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A child development study is currently under way at the University of Louisiana at Lafayette's Center for Child Studies, exploring the circumstances under which 2-, 3-, and 4- year old children learn from models.
The study is to research if children can learn from a computer model just as readily as they learn from a human model. This can be critical especially with the advancement of recent technology.
Designed as a game, children must touch pictures on a touch-sensitive computer screen in a specific order, much like one punches a series of numbers (PIN) on an ATM. Children can discover the order of pictures one of two ways: by trial and error, or by observing a model - either an adult or a computer. From this study, researchers hope to better understand how children learn by imitation.
The UL Lafayette Center for Child Studies is dedicated to discovering how children think, learn, and remember. Children can have a great time helping researchers unlock answers to child development questions by participating in studies taking place at the center. Although the center enrolls children under the age of 6 at any time, 3- and 4-year old girls and boys are being sought to complete this current study on imitation.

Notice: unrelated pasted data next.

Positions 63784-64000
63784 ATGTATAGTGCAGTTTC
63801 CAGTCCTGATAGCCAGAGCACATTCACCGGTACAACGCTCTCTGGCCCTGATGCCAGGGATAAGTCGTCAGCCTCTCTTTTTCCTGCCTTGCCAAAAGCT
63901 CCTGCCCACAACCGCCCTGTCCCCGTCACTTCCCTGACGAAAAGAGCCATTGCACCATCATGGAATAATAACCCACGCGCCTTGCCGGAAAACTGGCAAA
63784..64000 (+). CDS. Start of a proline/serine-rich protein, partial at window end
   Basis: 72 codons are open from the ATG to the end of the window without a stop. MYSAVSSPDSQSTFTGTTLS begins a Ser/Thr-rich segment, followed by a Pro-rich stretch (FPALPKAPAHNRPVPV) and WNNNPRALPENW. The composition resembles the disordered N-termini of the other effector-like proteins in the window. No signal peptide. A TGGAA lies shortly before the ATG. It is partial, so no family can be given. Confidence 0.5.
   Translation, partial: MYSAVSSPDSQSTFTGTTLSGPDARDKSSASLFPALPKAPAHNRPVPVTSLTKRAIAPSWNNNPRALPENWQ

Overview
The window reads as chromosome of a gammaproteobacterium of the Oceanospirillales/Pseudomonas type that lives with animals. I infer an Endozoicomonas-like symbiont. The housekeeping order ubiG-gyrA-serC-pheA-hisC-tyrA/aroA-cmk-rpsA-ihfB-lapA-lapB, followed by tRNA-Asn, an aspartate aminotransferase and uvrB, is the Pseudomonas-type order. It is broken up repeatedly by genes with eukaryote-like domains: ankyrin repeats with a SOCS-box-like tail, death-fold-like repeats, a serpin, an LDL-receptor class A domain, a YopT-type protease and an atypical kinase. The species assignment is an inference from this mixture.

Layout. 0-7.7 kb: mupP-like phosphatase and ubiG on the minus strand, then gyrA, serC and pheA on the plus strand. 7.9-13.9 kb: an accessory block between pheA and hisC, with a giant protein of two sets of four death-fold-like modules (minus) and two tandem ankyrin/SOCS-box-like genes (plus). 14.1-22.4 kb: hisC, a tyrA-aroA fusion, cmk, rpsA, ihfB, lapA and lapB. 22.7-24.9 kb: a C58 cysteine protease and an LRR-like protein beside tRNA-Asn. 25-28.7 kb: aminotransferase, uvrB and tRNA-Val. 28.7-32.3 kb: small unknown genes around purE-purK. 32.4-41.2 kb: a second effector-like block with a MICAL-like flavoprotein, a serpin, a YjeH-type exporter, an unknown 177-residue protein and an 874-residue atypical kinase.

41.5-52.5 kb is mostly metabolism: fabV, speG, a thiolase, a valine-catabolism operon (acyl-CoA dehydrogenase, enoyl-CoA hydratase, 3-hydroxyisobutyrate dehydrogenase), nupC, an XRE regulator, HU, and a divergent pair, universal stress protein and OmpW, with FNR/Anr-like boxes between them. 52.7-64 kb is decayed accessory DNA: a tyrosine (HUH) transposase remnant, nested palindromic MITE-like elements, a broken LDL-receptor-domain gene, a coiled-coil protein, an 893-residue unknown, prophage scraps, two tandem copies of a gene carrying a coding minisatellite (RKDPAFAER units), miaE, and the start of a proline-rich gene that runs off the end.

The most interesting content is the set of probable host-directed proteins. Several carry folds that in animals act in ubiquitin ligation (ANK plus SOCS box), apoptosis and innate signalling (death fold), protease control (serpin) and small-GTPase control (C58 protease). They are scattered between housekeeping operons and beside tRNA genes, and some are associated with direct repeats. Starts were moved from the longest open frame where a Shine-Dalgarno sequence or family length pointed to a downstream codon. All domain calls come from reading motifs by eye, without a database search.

Experienced and professional staff work with preschool children to explore the various stages of mental development pertaining to these areas. The studies are conducted under the direction of Professor Daniel J. Povinelli, the center's director.
The general purpose of the center's research is to understand general trends in child development, not to assess the performance of individual children. Names are not used in publications of the research and participation is entirely on a voluntary basis. Most of the studies involve one visit that ranges from 20-40 minutes.
Parents who are interested and who have children under the age of 6 simply enroll their children, and a day and time convenient for the child and parent is scheduled. Typically, only one child visits the center at a time.
Upon their arrival, children spend time in a play area getting acquainted with the researcher and the center. Once they are comfortable, they are then invited to play fun games that are specifically designed to reveal important aspects of their thought processes. The children receive one-on-one attention, prizes, and positive reinforcement during their visit.
Once the study is completed, participants will receive a letter explaining what was learned about child development and how these findings impact child development research, and policies pertaining to education and caregiving. The studies' findings are further distributed for publication in academic journals, like Child Psychology and Child Development.
For more information contact the center at 482-5180.